On a more serious note, some students have recently caused a stir in the district with their inane Tweets about fights, sex, and bullying.  What's worse is their innate ability to get disgusted by adults, teachers and administrators, for caring what they Tweet. It is so hard for teenagers to see past today into their future 5, 10 years down the road, but with Twitter's popularity and usefulness, those inane Tweets could really haunt them when they try to get into college, get a job, or even start a healthy relationship. 
Such are the dangers of Twitter.  It is so easy to say what we want, see whatever others are saying, and goodness knows, be persuaded to purchase items we don't need but sure do want!  So beware. Twitter has been fun, but I think it's time for me to cut back a bit.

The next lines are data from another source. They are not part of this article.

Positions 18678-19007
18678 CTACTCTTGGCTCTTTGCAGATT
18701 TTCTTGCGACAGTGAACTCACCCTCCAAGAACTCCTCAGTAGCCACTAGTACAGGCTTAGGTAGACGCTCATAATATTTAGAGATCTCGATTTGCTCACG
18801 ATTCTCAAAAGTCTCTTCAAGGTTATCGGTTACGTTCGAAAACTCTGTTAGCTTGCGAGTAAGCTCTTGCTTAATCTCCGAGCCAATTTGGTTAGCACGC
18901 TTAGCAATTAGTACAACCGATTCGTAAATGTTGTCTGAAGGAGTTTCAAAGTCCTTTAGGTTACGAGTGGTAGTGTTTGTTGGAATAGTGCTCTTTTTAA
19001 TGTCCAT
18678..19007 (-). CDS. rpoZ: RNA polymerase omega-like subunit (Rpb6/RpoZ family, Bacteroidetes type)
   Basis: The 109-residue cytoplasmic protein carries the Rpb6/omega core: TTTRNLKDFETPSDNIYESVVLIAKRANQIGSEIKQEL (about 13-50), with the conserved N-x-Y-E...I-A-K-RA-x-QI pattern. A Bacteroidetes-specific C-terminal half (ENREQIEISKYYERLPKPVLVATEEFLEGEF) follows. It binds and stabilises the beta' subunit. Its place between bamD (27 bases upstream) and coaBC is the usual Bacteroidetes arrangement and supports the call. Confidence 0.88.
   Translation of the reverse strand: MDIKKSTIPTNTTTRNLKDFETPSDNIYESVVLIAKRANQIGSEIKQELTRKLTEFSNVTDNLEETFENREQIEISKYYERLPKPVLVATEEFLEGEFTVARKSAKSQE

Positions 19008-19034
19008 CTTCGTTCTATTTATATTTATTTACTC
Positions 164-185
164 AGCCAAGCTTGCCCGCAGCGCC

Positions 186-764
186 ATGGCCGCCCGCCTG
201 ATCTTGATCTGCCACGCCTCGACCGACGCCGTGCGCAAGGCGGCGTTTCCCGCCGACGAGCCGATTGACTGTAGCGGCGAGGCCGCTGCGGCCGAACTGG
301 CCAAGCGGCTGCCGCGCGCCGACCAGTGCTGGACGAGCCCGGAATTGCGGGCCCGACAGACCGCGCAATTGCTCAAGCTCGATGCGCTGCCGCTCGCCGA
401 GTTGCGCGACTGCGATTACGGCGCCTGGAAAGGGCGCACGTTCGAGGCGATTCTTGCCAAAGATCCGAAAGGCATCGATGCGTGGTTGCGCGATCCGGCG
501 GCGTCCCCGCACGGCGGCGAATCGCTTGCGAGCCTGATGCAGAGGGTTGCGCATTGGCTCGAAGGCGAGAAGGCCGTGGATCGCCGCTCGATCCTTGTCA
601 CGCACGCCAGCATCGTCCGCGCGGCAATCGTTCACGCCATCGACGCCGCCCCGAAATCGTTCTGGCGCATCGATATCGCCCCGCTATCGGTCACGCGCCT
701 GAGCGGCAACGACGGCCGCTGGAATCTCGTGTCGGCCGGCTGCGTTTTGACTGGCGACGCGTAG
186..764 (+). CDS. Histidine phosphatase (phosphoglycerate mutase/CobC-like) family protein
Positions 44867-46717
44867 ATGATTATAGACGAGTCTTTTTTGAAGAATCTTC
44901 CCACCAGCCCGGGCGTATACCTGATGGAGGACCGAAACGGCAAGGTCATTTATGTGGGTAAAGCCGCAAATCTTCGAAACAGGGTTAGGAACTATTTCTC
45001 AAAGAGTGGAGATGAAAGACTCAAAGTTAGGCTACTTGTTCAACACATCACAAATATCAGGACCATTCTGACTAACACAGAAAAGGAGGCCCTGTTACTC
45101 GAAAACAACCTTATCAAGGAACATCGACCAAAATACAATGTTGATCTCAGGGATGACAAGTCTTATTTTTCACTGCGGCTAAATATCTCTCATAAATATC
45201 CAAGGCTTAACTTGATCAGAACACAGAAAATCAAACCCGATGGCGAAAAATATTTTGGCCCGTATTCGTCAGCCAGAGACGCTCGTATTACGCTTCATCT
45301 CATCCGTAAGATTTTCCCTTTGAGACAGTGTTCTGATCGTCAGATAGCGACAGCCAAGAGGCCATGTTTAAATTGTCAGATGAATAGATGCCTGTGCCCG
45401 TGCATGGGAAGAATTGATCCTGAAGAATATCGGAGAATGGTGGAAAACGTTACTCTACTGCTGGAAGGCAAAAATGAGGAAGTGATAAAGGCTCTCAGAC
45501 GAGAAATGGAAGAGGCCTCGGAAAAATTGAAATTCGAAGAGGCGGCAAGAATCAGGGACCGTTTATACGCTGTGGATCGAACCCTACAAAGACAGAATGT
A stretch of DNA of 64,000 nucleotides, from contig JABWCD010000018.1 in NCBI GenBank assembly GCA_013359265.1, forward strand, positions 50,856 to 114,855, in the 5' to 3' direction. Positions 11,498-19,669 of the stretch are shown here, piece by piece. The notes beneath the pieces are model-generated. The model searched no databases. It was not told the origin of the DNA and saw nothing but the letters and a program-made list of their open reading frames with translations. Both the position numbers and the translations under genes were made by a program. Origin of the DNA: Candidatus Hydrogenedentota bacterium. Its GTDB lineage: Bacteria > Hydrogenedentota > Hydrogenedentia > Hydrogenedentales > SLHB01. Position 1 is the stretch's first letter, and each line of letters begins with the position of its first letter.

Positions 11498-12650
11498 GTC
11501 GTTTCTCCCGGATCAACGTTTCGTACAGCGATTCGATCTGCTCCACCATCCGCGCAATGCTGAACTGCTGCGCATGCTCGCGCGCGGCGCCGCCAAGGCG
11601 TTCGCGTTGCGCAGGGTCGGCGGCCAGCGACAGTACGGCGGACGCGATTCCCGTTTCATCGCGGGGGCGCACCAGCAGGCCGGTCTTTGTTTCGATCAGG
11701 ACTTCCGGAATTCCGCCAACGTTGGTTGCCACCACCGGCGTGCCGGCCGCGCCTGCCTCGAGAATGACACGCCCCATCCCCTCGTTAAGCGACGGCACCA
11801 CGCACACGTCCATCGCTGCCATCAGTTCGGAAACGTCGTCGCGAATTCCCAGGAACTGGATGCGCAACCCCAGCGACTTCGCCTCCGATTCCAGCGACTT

Thursday, September 20, 2012

Picture books for...well, everthing!

Looking to use a picture book to teach courtesy? Maybe alliteration?  These librarian approved resources are just the place to look to use pictures books to teach...everything!

Port Washington Public Library graphic
Betty Buenning's Picture This
Jana Starnes' Picture This!
Carol Hurst's Children's Literature Site
Nancy Keane's Picture Books To Teach Elements of Fiction
Shutta Crum's Using Picture Books to Teach Literary Techniques
Keith Schoch's Teach with Picture Books
and lastly
LibraryThing which you need to join to get the best perks.

Have fun, and remember, students are never too old to enjoy the amusements and benefits of a great Picture Book!

These resources are thanks to the many contributors of the much used LM_NET, the School Library Media & Network Connections.  If you are a librarian and/or teacher, this resource is invaluable. Here is the information, if you would like to join the listserv: